As Alzheimer’s disease slowly progressed, it became like a fog in her mother’s mind. Carol Little said she needed to find some way to clear the fog in her mother’s head, and she found a way to do it.
There’s no cure for the disease, but Little, a Shrewsbury resident, found a method to help bring back her mother’s familiarity with the family, and that was by humor. She’s now using humor to help anyone with all sorts of diseases.
“We started cracking jokes that would bring her out of the fog for a little while,” Little said, about her mother. “She remembered to laugh. My mother was Sicilian, and we could use Italian we picked up over the years.”
Little said she realized the healing or comforting power of humor, and has been using it ever since in her non-profit organization, A Good Laugh, Inc.
“I thought there was a lot of people in the same situation, and I just though humor would be a good way for people to cope, those who are affected by illness, depression or trauma.”
Once Little had the idea for her organization in 2008, she applied to be a non-profit with the IRS for their tax exemption status. Little hit a speed bump though, in 2008 when the economy went into a downturn. After finally getting the funds to start her organization, Little said she was able to get it up and running.
The first thing Little did was donate comedy DVD collections to the Hope Lodge in Worcester. The Hope Lodge is an American Cancer Society patient service program that helps shuttle cancer patients to and from their treatments while also offering free lodging. Little said her organization also made donations to the Hole in the Wall Gang in Connecticut, an organization started by movie star Paul Newman to ensure children with serious illnesses could enjoy a full camp experience for free.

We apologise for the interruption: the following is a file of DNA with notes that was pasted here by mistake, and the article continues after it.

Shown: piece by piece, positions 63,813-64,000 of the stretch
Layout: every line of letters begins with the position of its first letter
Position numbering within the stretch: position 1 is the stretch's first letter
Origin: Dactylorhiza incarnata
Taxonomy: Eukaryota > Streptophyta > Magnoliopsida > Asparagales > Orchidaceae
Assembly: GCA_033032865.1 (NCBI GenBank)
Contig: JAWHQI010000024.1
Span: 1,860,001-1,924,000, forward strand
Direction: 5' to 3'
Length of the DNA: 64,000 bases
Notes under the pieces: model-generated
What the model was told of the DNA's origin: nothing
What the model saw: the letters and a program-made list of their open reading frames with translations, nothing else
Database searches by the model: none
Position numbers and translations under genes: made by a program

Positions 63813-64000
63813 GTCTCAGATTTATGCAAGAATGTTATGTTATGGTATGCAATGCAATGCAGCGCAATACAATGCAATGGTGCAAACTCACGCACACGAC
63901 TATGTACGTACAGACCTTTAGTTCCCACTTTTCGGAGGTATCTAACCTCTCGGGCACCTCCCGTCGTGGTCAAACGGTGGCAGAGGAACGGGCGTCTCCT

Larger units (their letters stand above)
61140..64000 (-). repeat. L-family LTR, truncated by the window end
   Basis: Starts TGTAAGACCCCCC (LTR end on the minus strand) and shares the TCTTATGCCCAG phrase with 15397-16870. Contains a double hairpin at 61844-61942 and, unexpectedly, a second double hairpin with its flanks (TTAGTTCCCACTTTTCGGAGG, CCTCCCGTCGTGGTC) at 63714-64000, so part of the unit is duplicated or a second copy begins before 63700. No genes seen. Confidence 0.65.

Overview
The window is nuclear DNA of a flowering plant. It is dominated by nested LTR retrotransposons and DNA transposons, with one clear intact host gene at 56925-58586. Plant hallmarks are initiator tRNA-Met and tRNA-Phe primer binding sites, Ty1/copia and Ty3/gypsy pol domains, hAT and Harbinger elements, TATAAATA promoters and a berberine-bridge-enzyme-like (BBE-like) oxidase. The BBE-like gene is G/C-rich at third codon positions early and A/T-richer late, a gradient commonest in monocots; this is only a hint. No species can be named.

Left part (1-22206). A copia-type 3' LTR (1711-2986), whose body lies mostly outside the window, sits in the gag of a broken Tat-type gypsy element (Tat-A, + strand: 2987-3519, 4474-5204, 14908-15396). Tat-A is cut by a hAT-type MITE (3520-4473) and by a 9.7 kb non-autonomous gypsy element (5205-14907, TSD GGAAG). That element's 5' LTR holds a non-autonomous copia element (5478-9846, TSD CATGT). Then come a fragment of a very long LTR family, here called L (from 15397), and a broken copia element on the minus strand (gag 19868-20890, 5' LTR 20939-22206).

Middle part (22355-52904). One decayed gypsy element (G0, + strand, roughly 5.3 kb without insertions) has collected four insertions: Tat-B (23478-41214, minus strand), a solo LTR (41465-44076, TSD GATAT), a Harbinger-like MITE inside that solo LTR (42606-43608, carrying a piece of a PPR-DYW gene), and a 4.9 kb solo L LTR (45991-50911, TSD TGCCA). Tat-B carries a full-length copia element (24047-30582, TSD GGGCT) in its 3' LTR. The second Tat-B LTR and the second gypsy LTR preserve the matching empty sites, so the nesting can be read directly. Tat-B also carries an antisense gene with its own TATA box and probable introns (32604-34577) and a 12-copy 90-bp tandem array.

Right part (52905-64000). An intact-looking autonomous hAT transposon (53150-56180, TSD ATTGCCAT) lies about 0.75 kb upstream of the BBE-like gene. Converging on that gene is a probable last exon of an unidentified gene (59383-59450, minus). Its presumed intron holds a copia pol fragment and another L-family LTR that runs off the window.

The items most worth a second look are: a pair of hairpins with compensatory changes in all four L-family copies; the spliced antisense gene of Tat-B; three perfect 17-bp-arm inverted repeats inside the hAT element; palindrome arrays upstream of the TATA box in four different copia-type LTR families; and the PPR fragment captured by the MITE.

“While we liked what we were doing, we wanted to bring humor with a more personal touch, like live comedy,” Little said. For months, Little said she has been getting in touch with area support groups for people with illnesses, to see if they would be interested in participating in a live comedy show.
“We’ve booked Paul Nardizzi, a terrific comedian for our show. He’s been in the Boston circuit for 20 years,” Little said. “He’s been on Conan and Comedy Central.” The show will be on Sept. 21 at 2 p.m. at Veterans Inc. in Shrewsbury, on 59 South St.
“We want to start a tradition of having a live comedy show for people with illnesses,” Little said. “It just seems to me, once you start laughing, you forget about your problems for a little while.”
Little said laughing even in the worst of times can be a coping mechanism. “In terms of people who are struggling with an illness, it’s non-stop drudgery of treatment and hospitals, and when you inject humor in it, it allows people to feel a sense of hope again. I really think it helps people put their troubles at an arms-length for awhile.”
Little said she does because it just feels good to do, she’s drawn to laughter, and she wants to offer those surrounded by negative news to feel the same way.
For support groups that fall under the scope of the mission for A Good Laugh, Inc. who might be interested in registering for Little’s live comedy event, leaders are asked to email email@example.com. For family members or even community members who want to join, they can use the same email address to contact Little to purchase a ticket. Little said she just needs a head count by Aug. 31 so she can coordinate accordingly.
“We’d like as many people to enjoy it as possible,” she said. For more information on the organization itself, visit its Facebook page.